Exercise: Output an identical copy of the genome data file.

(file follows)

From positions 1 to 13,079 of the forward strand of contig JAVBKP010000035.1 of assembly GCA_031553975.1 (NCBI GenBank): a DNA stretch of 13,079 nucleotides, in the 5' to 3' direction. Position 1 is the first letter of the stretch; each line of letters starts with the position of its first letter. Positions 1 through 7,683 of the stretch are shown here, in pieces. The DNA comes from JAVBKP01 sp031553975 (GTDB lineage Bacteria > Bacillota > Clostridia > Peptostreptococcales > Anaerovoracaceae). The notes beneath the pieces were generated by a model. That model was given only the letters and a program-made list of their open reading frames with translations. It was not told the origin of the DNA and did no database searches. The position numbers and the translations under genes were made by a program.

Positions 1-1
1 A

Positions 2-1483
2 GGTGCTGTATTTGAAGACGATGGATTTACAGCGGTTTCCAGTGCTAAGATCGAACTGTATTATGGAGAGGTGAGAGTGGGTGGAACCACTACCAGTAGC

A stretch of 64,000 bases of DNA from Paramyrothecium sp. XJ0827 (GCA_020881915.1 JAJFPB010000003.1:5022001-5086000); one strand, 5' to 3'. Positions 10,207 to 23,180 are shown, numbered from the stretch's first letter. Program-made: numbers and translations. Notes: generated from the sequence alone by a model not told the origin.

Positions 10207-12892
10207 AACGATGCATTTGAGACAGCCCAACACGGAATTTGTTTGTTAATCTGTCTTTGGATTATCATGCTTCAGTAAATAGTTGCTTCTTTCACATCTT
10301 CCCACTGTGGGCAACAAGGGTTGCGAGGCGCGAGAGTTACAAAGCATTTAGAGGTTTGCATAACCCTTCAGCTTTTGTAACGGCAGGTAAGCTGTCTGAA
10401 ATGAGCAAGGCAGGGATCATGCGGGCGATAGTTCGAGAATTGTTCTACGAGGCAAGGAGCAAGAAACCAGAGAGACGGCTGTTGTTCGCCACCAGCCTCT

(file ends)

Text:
From positions 1 to 13,079 of the forward strand of contig JAVBKP010000035.1 of assembly GCA_031553975.1 (NCBI GenBank): a DNA stretch of 13,079 nucleotides, in the 5' to 3' direction. Position 1 is the first letter of the stretch; each line of letters starts with the position of its first letter. Positions 1 through 7,683 of the stretch are shown here, in pieces. The DNA comes from JAVBKP01 sp031553975 (GTDB lineage Bacteria > Bacillota > Clostridia > Peptostreptococcales > Anaerovoracaceae). The notes beneath the pieces were generated by a model. That model was given only the letters and a program-made list of their open reading frames with translations. It was not told the origin of the DNA and did no database searches. The position numbers and the translations under genes were made by a program.

Positions 1-1
1 A

Positions 2-1483
2 GGTGCTGTATTTGAAGACGATGGATTTACAGCGGTTTCCAGTGCTAAGATCGAACTGTATTATGGAGAGGTGAGAGTGGGTGGAACCACTACCAGTAGC

A stretch of 64,000 bases of DNA from Paramyrothecium sp. XJ0827 (GCA_020881915.1 JAJFPB010000003.1:5022001-5086000); one strand, 5' to 3'. Positions 10,207 to 23,180 are shown, numbered from the stretch's first letter. Program-made: numbers and translations. Notes: generated from the sequence alone by a model not told the origin.

Positions 10207-12892
10207 AACGATGCATTTGAGACAGCCCAACACGGAATTTGTTTGTTAATCTGTCTTTGGATTATCATGCTTCAGTAAATAGTTGCTTCTTTCACATCTT
10301 CCCACTGTGGGCAACAAGGGTTGCGAGGCGCGAGAGTTACAAAGCATTTAGAGGTTTGCATAACCCTTCAGCTTTTGTAACGGCAGGTAAGCTGTCTGAA
10401 ATGAGCAAGGCAGGGATCATGCGGGCGATAGTTCGAGAATTGTTCTACGAGGCAAGGAGCAAGAAACCAGAGAGACGGCTGTTGTTCGCCACCAGCCTCT